Wednesday, September 21, 2011

Anesthesia

Cedar Hill Cemetery in Hartford is the final resting place for many of Hartford's famous citizens.  Among these is Horace Wells, the Hartford dentist who discovered the use of ether for anesthesia. 

The busts at the ends of Wells' tombstone say "I sleep to awaken" and "I awaken to glory."


27 comments:

brattcat said...

fascinating, jack.

Luis Gomez said...

Really nice, Jack.

Kate said...

Fall must be a time for cemetery visits; yesterday and today bloggers have posted a number of snapshots taken in one of those spots. Theirs and yours as well has reminded me that I, too, need to visit one of them here in St. Paul. Your Horace Wells touched many lives, mine included many, many years ago during a childhood surgery. Can't say that I was very grateful; the memory of ether is enough to sicken me again. His is a unusual headstone. Thanks for the information!

joo said...

The top left is gorgeous! I mean I like all of them, but this one is special!

PerthDailyPhoto said...

That's a beauty Jack, as dramatic as any you'd find in a cemetery in Europe! It's nothing like Oscar Wilde's tombstone in Pere Lachaise but somehow it reminds me of it.

Ali - Scituate Daily Photo said...

Really interesting - and lovely details!

Malyss said...

The monument is really beautyful and impressive!and M.Wells is my hero..What would be dentists dates without him?! I don't even want to imagine! Ü

Cezar and Léia said...

Very interesting Jack, thanks for sharing!
Léia

Rachel said...

WOW! That is very original. I have never seen a gravestone like it. Those sculptures on the end are so modern looking with their raw, stark emotion.

Lynette said...

Unique post, Jack, something you're very good at doing. Thanks.

Sharon said...

I do miss an occasional visit to the cemetaries of the east and midwest. They are so much more interesting than the ones in the west.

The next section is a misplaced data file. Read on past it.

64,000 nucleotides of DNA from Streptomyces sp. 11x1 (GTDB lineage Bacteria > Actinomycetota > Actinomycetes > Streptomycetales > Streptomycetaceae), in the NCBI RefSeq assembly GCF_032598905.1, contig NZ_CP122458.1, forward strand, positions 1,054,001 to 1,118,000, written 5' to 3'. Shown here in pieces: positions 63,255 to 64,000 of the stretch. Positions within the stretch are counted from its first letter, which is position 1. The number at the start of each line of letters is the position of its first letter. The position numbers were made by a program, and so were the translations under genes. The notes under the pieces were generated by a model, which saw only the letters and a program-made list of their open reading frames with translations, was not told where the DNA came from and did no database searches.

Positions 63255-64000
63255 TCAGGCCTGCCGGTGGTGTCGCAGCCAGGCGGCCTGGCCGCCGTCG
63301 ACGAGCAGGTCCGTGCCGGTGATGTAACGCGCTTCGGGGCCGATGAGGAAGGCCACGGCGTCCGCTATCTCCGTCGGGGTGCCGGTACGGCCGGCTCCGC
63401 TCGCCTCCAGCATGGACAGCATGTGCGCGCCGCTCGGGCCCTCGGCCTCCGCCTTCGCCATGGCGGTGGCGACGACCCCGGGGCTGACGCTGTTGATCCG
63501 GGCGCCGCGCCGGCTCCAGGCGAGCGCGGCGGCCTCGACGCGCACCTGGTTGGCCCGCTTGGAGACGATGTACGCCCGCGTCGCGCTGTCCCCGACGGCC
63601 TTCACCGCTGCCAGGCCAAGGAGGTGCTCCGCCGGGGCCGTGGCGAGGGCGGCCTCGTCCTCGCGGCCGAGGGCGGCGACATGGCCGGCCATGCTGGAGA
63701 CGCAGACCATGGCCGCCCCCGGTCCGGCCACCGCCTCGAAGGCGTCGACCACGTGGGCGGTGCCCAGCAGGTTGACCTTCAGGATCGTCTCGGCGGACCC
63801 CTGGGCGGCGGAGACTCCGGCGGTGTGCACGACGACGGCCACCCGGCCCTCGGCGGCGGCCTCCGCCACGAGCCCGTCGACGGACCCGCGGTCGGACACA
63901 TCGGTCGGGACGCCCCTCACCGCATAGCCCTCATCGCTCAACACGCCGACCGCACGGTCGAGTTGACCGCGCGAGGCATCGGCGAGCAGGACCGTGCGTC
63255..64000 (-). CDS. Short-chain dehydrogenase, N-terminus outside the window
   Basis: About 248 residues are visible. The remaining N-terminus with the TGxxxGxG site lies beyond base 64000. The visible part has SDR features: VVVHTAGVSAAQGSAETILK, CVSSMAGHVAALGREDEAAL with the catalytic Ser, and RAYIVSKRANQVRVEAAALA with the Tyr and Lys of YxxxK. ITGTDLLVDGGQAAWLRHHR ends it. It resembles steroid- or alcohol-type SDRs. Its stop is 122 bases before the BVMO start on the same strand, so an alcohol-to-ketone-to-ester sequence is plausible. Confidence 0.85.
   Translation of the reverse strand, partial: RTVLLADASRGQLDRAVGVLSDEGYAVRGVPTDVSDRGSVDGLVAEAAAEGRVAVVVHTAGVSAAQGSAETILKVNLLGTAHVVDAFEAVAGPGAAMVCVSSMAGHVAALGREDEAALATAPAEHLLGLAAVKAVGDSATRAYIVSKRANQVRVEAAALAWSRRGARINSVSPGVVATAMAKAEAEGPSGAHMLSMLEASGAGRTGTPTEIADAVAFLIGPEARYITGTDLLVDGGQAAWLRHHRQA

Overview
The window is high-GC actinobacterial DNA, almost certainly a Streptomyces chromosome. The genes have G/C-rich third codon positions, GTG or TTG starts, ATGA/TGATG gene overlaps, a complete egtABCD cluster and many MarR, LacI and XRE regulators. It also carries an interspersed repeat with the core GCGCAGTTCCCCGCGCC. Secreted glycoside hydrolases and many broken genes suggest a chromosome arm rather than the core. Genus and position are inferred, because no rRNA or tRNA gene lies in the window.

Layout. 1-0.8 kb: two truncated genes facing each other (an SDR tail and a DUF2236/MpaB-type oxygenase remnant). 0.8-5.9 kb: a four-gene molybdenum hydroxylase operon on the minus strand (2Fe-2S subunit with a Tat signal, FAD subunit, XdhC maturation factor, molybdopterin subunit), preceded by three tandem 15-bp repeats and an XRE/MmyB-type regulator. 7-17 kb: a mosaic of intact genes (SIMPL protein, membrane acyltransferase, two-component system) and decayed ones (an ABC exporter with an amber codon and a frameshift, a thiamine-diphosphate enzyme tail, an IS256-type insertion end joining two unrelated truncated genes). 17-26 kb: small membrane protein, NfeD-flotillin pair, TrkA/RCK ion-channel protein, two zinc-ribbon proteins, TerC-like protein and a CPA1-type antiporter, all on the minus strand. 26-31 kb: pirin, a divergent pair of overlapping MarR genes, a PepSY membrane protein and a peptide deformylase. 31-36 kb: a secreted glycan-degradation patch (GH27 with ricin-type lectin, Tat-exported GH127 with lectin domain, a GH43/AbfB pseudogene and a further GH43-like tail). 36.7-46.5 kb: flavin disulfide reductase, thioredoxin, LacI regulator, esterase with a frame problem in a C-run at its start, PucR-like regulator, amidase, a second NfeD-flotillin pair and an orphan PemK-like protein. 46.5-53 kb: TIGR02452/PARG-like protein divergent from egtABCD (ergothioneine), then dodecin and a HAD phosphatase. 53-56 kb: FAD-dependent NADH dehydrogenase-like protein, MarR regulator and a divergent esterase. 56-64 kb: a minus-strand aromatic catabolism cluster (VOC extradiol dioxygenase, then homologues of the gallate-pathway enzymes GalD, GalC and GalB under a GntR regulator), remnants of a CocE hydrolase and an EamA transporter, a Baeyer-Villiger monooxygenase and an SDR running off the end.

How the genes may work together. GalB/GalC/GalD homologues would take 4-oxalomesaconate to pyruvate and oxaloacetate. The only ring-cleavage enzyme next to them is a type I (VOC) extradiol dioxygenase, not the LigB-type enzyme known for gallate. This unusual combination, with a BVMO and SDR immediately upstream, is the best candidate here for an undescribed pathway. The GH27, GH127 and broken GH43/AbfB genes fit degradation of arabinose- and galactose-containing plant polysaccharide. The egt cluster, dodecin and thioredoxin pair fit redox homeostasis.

Genie -- Paris and Beyond said...

It is sad that he died by his own hand and never knew of his contribution to medicine, dentistry and surgery. This monument is beautifully crafted and honors his accomplishments.

There was a connection to Paris, n'est-ce pas?

Bises,
Genie

Dave-CostaRicaDailyPhoto.com said...

I wonder if this monument was designed and made during his lifetime so he knew what a monument he would have.

My wife's grandfather, from pioneer ranching stock, made his own coffin. The problem was, where do you keep such a thing in a house in Arizona, where houses do not have basements? His answer -- right in the living room.

I have had ether once, curing a surgery when I was 7 years old. I still remember the dream I had while I was going under.

Randy said...

These are great. If it were mine it would be a big camera!

Sylvia K said...

Lovely captures as always and the cemeteries in the east and south are definitely more interesting than those in west and midwest. These shots remind me of the ones in Savannah and in New Orleans! Hope your day is off to a good start, Jack! Enjoy!


Sylvia

VP said...

I hate the dentist, but this good guy made it bearable...

Bruce Clark said...

Love those B&W shots, Jack. Great details in both shots.

Dianne said...

I'm with VP - Dentists don't fall into my most favourite category of people but hey! he made it a whole lot easier for us.
So well done to Horace Wells!!

Regina K said...

I find walking in a cemetery is like a history lesson.

jennyfreckles said...

What an unusual tomb, it's very beautiful. 'I sleep to awaken' sounds like me....it's after 1.00 am and I just can't get to sleep!

T. Becque said...

I like that saying, it's peaceful and positive at the same time. Looks like an interesting cemetary.

Halcyon said...

I think the epitaph is fitting. I really like the sculpture too.

JM said...

Awesome Art Nouveau sculptures!

Irina said...

Work of art.

EG Wow said...

That's really something!

Delfina Schrecongost said...

An amazing tomb marker. The two sides create such a dramatic effect. Very grand! The guy did an amazing thing. It's very hard to imagine dentistry... or any kind of surgery for that matter, without the help of anesthesia.

CaT said...

what an elaborate grave!
i sort of like it... :)